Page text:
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Apropos of the debate over a European constitution, it should be remembered that Europe did not arise as an agglomeration of nations. On the contrary, Europe existed before any of its constituent nations, and the unified Europe of Church and Empire created the nations along with their languages and cultures. As individual nations, Europe’s constituent countries will die on the vine.
That, sadly, is the way things are headed. Europe’s leaders on Thursday announced another tilt at a European constitution, after the rejection of a first draft in French and Dutch referenda in 2005. The prospect of an all-powerful entity in Brussels, less accountable to voters than national governments, continues to provoke sufficient revulsion that the European summit eschewed the word “constitution” in favor of the euphemism “institutional settlement.”
Pope Benedict XVI raised hackles by insisting that the European constitution make reference to the Christian heritage of the continent, not only among European secularists, especially the government of France, but also of course in Turkey, a Muslim country that aspires to European Community (EC) membership. In fact, Benedict could have put the matter even more forcefully. There is no reason for Europeans to adopt a secular constitution. Absent the Christian mission that created Europe, the destinies will diverge of the European peoples, to the extent that no common policy will be perceived as fair and just.
Hilaire Belloc’s famous quip – “Europe is the faith, the faith is Europe” – was precisely correct. Europe came into being before a single Frenchmen or German was born, at the crowning of Charlemagne as Holy Roman emperor in AD 800. Voltaire was only partly correct – the Holy Roman Empire was neither Roman nor an empire, but it was holy. European monarchs donned the robes of ancient Rome like small children playing dress-up, and the power of their emperors was more symbolic than real. But the unifying concept of Christendom is what made it possible to create nations out of the detritus of Rome and the rabble of invading barbarians.
Why do European nations exist in opposition to Europe? That fact, I believe, is not a measure of Europe’s political maturity but rather of its decadence. The German language in its modern form was born at the court of Emperor Charles IV at Prague, when Teutonic grammar was standardized on the Latin mold. Dante Latinized his local Tuscan dialect to create an “eloquent vulgate.” The Catholic monarchs imposed the Castilian language on the fractious Iberian tribes, without complete success, as the survival of philological relics such as Catalan and Galician makes clear.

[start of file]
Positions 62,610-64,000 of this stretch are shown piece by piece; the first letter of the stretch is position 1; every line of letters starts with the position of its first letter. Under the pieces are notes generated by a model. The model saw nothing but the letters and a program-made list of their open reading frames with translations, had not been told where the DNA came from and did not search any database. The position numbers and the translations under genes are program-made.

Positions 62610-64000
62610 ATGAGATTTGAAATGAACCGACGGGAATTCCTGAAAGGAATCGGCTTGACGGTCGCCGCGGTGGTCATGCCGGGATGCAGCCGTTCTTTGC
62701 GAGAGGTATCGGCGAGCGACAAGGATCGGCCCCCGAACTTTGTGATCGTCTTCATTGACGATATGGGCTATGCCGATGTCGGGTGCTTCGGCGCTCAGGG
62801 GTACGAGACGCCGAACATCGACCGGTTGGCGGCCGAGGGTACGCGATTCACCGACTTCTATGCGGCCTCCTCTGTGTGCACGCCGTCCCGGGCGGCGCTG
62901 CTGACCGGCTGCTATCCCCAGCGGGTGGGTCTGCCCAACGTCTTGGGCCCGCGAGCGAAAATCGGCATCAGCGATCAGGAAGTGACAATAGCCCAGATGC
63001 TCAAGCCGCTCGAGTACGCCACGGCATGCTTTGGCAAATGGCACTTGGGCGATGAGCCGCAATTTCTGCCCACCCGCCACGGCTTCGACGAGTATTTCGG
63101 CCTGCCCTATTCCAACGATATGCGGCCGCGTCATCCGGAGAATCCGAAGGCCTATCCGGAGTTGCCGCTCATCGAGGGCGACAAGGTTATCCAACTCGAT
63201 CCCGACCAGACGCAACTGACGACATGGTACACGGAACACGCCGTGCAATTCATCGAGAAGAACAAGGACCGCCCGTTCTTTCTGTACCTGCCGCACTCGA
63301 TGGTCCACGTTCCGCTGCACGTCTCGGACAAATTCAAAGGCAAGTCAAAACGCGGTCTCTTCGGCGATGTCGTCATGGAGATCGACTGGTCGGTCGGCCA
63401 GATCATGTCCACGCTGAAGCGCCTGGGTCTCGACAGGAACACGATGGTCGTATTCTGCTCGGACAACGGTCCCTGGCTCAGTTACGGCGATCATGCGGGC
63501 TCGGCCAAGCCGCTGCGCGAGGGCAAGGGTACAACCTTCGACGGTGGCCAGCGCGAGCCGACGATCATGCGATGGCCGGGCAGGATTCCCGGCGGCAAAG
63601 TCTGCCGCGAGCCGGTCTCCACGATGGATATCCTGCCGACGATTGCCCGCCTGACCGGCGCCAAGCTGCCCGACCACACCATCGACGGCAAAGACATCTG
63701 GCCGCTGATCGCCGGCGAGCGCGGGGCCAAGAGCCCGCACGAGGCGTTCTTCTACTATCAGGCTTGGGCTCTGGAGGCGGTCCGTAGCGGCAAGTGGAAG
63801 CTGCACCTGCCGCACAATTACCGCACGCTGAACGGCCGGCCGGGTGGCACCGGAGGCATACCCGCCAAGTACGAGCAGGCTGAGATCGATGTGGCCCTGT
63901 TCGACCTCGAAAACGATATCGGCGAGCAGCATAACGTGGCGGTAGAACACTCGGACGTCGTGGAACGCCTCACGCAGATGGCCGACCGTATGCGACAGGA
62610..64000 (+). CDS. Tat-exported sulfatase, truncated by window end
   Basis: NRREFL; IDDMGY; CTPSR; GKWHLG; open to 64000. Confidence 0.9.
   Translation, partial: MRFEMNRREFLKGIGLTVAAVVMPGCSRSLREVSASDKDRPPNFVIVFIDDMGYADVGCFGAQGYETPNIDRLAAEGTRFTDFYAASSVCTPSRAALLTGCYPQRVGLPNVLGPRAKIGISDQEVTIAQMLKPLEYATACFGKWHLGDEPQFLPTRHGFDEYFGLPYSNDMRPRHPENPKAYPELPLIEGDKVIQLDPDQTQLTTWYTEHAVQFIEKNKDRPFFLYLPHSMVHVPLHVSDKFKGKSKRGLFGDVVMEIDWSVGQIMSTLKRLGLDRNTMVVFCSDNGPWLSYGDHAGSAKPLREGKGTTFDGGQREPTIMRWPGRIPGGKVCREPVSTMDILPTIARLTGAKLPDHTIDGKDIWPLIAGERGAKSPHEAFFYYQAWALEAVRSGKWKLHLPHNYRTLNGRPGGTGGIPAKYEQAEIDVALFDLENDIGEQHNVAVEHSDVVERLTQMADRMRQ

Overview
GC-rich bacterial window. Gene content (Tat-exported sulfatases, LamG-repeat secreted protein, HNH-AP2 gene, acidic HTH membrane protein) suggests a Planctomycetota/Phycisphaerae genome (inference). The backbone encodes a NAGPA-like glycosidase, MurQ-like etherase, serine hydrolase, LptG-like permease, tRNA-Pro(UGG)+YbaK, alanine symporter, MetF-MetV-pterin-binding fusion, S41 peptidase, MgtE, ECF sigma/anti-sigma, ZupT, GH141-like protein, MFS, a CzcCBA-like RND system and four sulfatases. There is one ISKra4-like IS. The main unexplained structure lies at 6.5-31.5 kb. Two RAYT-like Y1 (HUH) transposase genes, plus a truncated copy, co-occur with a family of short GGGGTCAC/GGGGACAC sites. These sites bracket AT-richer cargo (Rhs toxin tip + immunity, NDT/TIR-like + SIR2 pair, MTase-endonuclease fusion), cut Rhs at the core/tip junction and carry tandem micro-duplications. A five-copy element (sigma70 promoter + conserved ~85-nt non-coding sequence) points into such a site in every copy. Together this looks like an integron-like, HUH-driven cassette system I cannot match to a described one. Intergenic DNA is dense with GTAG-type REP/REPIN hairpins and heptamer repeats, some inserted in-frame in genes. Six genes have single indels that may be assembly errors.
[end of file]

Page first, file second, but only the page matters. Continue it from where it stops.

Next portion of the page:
Why is there a Germany, and not merely a Brandenburg, Bavaria, Franconia, Swabia and Hanseatic League? Why is there a Spain, and not merely a Navarra, Andalusia and Castile? It is because European languages and European literature made possible a common discourse within the great national divisions. Europe’s common faith and the institutions that supported it created this common culture as an expedient for worship and administration. Europe is the faith, for the faith gave birth to Europe.
Under Church and Empire the nations owed fealty to a higher power by virtue of the authority of faith. Its common language was Latin, and its ultimate authority was pope rather than emperor. The empire was weak, but it was holy, as a series of German emperors discovered when they attempted to substitute their own secular power for the ultimate authority of faith. Henry IV stood bareheaded in the snow for three days waiting for Pope Gregory VII to reverse his excommunication in 1077; the Staufen dynasty came to a terrible end after its prolonged war with the papacy in the second half of the 13th century. Without the faith, Europe’s civil society could not exist, and a challenger to the authority of faith, no matter how powerful, ultimately must fail.
Nationalism as an antipode to Empire did not effervesce from the rising bourgeoisie, or develop out of Protestantism. It was the invention of Cardinal Richelieu during the reign of Louis XIII. As I have reported elsewhere,  Richelieu for the first time proposed that the welfare of Christendom could be represented in a single European nation, whose particular interests thus defined the interests of the Christian world. In that spirit Richelieu kept the Thirty Years’ War raging until half the population of central Europe was dead.